Import Duties

– in the House of Commons at 12:00 am on 28th July 1959.

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10.22 p.m.

Photo of Mr John Vaughan-Morgan Mr John Vaughan-Morgan , Reigate

I beg to move, That the Import Duties (General) (No. 7) Order, 1959 (S. I., 1959, No. 1215), dated 14th July, 1959, a copy of which was laid before this House on 17th July, be approved. This Order amends some of the rates of import duty which were imposed under the United Kingdom Customs tariff which came into operation on 1st January, 1959. This is the new "Brussels Nomenclature" tariff and it is working very smoothly. But as I warned the House at the time of its introduction, it is necessary to ask the House to make certain amendments in accordance with the transition from one nomenclature to another. All these have been brought to the attention of the trade organisations concerned.

In accordance with the general policy that we have followed in preparing the new tariff, the amended rates are substantially the same as those charged before 1st January under the old tariff. The new tariff has now been in operation for seven months and, inevitably, a changeover of this magnitude gives rise, as we expected it would, to cases where adjustment proves necessary. Three earlier amending Orders have already been approved by the House.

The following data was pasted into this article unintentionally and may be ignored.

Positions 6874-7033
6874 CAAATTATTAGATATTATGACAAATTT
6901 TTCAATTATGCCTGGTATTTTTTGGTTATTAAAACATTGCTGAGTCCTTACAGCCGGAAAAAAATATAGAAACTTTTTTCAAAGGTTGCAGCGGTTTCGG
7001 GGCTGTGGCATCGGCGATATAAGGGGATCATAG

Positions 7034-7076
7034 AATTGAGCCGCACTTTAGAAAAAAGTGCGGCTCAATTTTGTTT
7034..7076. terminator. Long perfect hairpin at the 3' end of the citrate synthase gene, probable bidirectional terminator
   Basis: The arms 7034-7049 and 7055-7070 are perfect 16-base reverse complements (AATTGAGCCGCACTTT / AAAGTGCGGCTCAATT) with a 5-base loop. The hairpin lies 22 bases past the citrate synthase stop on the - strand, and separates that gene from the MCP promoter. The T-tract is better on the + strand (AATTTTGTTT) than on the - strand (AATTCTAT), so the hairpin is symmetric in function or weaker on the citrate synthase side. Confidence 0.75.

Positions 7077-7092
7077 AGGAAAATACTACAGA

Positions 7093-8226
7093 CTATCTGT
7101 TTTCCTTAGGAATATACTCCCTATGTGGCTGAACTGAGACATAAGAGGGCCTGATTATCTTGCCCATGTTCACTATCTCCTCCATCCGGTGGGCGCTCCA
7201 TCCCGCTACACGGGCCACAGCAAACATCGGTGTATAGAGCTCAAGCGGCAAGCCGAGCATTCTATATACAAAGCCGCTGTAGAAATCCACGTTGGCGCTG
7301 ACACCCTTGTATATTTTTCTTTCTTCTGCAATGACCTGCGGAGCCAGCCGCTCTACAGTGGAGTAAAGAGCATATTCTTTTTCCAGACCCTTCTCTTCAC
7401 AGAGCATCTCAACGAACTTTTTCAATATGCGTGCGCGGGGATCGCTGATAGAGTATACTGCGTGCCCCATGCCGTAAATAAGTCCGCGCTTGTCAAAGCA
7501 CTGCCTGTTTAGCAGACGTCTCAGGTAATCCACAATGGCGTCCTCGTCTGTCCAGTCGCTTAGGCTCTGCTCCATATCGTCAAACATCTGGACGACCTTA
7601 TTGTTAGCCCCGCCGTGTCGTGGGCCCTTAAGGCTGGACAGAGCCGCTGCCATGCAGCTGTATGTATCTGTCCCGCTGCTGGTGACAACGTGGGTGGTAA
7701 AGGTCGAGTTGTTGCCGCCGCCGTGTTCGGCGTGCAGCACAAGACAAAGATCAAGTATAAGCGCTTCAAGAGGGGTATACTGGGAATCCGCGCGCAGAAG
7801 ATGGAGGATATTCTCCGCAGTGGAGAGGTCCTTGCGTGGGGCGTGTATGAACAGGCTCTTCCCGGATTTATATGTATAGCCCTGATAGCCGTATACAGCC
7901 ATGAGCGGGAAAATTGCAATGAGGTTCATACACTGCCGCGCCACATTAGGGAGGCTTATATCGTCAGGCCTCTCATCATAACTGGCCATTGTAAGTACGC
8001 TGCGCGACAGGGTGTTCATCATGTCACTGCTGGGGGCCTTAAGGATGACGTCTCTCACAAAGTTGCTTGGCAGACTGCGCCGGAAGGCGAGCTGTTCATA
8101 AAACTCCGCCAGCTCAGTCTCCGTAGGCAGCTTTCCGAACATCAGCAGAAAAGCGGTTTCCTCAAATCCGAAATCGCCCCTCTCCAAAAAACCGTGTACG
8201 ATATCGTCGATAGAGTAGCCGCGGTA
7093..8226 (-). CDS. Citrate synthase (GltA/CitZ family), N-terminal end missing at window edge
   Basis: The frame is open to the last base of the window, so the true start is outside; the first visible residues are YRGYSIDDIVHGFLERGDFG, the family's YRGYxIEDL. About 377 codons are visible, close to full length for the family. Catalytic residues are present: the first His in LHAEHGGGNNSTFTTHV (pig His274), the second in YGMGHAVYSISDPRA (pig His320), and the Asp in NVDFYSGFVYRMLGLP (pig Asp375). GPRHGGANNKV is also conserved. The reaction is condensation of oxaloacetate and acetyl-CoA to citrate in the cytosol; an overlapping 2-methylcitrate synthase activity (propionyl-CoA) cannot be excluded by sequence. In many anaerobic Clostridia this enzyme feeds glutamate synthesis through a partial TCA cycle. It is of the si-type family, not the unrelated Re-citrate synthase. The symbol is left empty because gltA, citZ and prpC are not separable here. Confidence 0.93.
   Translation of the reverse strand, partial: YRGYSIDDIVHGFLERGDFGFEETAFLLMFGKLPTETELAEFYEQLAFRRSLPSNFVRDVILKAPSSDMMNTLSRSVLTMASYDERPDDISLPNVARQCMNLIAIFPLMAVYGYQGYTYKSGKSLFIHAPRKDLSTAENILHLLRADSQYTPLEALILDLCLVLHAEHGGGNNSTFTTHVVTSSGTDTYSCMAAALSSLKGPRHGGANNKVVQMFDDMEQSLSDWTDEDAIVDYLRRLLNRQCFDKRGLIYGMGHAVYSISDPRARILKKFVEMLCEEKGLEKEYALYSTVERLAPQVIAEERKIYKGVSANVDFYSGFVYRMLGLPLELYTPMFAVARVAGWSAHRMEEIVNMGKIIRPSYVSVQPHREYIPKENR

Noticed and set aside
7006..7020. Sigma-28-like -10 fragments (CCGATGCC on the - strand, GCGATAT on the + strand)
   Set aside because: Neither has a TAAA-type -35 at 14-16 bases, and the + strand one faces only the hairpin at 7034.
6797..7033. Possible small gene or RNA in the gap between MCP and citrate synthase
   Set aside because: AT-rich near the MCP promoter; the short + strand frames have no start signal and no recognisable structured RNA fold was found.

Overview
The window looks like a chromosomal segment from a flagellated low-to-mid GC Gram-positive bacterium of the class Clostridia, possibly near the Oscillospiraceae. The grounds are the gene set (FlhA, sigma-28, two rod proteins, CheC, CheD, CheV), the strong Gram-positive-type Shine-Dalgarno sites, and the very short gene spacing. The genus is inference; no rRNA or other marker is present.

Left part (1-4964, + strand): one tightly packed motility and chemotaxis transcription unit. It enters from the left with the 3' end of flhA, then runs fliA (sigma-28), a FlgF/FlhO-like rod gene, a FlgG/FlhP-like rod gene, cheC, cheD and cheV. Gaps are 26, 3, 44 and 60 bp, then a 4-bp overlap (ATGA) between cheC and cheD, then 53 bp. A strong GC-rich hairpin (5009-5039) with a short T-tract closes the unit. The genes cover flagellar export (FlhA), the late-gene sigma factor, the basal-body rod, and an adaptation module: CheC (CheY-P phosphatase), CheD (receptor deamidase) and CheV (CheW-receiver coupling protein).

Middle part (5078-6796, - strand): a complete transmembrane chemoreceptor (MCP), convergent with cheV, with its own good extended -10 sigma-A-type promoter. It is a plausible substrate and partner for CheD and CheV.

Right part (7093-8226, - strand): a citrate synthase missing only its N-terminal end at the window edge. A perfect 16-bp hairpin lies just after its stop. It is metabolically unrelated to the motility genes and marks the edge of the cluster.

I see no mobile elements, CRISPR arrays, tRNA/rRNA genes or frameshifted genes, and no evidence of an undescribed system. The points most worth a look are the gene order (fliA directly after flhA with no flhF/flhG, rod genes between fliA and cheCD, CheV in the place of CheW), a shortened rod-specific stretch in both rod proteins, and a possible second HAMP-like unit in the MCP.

I have to tell the House that there are one or two further cases still under consideration, but the number is declining. It is very likely that the House will be asked to approve some other amendments in due course, but we have to bear in mind that in relation to the task we undertook, and a number of headings in the tariff as a whole—about 3,400— the number of items where amendments have been found necessary remains very small.

This Order may seem rather long, but it requires an affirmative Resolution only because of one of the amendments, that in relation to glass barrelled hypodermic syringes", increases the rate of duty while in all the other cases the present charges are reduced. It is obviously for the convenience of the House that these should all be grouped in one Order. They constitute a fascinating tariff hors d'œuvre. They range from frozen or dried shellfish, dental alloys and fillings, whip centres of leather, aluminium milk churns, to electric hair dryers and mother-of-pearl discs, to take a mere selection from this anthology.

I have said that all of these duties, with one exception, are lowered. I therefore ask the House to approve the bringing into effect of these minor amendments, all of which have been agreed with the trade interests concerned and will ease the working of the new tariff.

Question put and agreed to.